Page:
In Canada, cryptocurrency is a commodity as per the Canada Revenue Agency (CRA). Compared to the U.S., where crypto is more broadly treated as an asset, CRA does not technically see it as money or a legal tender. As cryptocurrency grows in popularity, the question on many trader’s minds remains: how do I go about filing my crypto currency earnings for the year?
We at Coinberry have created a short introductory guide for traders with questions about filing, and what methods to use when calculating earnings.
According to the CRA, any profits or earnings made from crypto trades must be treated as either a business income or capital gain. Of course, this depends on how much you’ve actually made trading, whether you’re choosing to operate similarly to an actual business or as a “here and there hobby”.
Generally, those who are heavily involved in crypto trading––like day traders or high volume traders where most of their income is made through trading–– might consider filing their earnings as a business. Those who made a profit from buying and selling cryptocurrency, but are doing it on an infrequent, ad hoc basis, might consider filing their earnings as capital gains. These two different forms of earnings are taxed quite differently.
- For profits earned as capital gains, only 50% of these profits are actually taxable.
- For profits earned as business income, 100% of these profits are taxable.
You realize a profit or a loss (either business income/loss or capital gain/loss), as soon as you dispose of the crypto you are holding. The disposition is triggered either by exchanging one crypto currency for another, or by disposing of crypto currency entirely and converting it into CAD.
Any time you sell/dispose of your cryptocurrency, you must keep a record of it. (You can now download your Coinberry account activity from your dashboard) It can be especially tricky to remember both the Fair Market Value and Adjusted Cost Base at the time it was traded – both concepts critical to properly calculating resulting profits and/or losses. Calculating these metrics can pose a unique challenge for Canadian crypto traders, but if your trade activity information is stored on your favourite trading platform, all the relevant values should be readily available. The calculation process will be, most likely, very tedious and time-consuming, but, unfortunately, it cannot be avoided.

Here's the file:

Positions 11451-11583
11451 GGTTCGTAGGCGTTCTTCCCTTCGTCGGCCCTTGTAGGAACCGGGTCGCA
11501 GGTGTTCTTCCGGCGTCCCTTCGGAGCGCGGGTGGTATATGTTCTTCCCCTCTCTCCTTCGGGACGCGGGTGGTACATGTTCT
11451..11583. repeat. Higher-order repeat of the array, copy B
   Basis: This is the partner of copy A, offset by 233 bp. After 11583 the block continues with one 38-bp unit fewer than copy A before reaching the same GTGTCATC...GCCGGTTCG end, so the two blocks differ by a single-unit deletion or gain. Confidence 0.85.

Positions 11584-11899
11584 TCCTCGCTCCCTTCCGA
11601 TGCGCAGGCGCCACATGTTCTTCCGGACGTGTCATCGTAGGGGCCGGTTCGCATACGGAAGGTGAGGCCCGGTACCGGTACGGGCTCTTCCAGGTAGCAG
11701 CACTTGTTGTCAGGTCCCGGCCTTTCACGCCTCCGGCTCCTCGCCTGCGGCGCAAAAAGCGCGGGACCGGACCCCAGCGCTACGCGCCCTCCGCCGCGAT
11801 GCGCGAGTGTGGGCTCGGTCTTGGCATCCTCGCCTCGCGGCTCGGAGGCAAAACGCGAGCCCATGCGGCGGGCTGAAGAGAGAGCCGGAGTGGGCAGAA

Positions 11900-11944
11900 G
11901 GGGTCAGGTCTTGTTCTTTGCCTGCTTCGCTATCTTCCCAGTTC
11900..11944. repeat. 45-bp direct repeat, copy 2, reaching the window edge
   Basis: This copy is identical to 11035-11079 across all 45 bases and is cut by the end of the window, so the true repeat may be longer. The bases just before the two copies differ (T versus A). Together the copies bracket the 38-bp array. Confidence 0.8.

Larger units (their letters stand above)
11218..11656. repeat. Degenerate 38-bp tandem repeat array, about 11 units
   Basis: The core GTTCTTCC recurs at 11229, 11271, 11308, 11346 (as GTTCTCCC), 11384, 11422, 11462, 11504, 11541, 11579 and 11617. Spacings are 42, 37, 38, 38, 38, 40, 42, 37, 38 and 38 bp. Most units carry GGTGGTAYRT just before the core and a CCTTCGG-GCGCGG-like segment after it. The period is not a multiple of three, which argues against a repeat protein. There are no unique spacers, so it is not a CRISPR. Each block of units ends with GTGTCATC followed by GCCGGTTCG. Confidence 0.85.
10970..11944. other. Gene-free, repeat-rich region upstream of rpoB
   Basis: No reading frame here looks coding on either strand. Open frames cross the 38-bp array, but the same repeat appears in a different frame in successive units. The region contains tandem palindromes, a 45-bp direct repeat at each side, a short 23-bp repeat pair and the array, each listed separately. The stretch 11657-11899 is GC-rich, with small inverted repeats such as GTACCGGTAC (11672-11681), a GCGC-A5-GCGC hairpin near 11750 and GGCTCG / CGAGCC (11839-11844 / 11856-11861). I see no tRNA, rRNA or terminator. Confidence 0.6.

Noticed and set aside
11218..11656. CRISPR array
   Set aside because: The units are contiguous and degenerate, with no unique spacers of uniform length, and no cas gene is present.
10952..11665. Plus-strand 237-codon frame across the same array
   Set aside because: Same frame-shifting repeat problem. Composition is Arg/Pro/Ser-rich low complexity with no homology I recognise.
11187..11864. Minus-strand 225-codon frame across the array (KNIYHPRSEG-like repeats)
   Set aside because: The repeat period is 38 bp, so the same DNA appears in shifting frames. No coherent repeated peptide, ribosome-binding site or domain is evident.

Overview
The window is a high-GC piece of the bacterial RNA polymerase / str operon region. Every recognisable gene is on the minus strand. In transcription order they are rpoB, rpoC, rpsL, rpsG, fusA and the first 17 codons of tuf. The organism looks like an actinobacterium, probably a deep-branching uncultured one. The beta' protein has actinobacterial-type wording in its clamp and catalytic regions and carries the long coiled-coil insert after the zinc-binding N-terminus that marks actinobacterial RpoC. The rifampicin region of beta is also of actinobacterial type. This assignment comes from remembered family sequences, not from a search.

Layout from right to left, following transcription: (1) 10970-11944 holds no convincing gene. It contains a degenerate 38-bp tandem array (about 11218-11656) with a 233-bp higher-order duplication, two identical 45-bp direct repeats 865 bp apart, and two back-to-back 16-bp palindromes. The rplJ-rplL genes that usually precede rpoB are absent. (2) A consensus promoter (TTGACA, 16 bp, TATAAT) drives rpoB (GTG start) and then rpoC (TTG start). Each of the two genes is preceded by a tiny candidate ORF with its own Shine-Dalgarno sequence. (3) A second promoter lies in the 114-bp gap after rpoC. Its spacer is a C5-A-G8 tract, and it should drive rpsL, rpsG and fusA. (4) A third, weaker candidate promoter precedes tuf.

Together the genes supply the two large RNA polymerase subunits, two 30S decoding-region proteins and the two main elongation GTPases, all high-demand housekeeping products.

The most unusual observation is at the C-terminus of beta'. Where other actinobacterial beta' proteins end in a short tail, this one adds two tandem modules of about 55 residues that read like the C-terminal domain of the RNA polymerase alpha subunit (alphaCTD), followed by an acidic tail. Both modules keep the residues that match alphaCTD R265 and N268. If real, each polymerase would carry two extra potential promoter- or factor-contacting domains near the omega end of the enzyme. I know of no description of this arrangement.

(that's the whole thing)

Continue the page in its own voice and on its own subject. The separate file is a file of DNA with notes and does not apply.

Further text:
This guide from the CPA is also helpful for people looking to file themselves as there have been reports of CRA auditing Cryptocurrency investors for irregularities in their numbers. Or maybe consider getting professional advice the first time and refer to the CPA guide as well.
This free ACB calculator is quite helpful even if you want to do it yourself. The calculator also has a how-to guide. Although if you’re a high volume trader that needs to file as a business, it may make more sense to get an accountant. And maybe, considering the complexities of crypto trading, any trader who needs to report her/his crypto-based earnings, should consider consulting an accountant.
If you have any questions or concerns, feel free to check out the Canada Revenue Agency’s official guide for cryptocurrency traders.
Disclaimer: Please consult a qualified Tax Accountant. This article is for general information purposes only, and it should not, under any and all circumstances, be treated as tax advice.
Download Your Coinberry Account Activity History
We have introduced a new feature on Coinberry that will allow you to download your entire activity in a .csv file (which you can open in Excel). Login to your account, go to your Dashboard and click on Coinberry Activity to begin the download.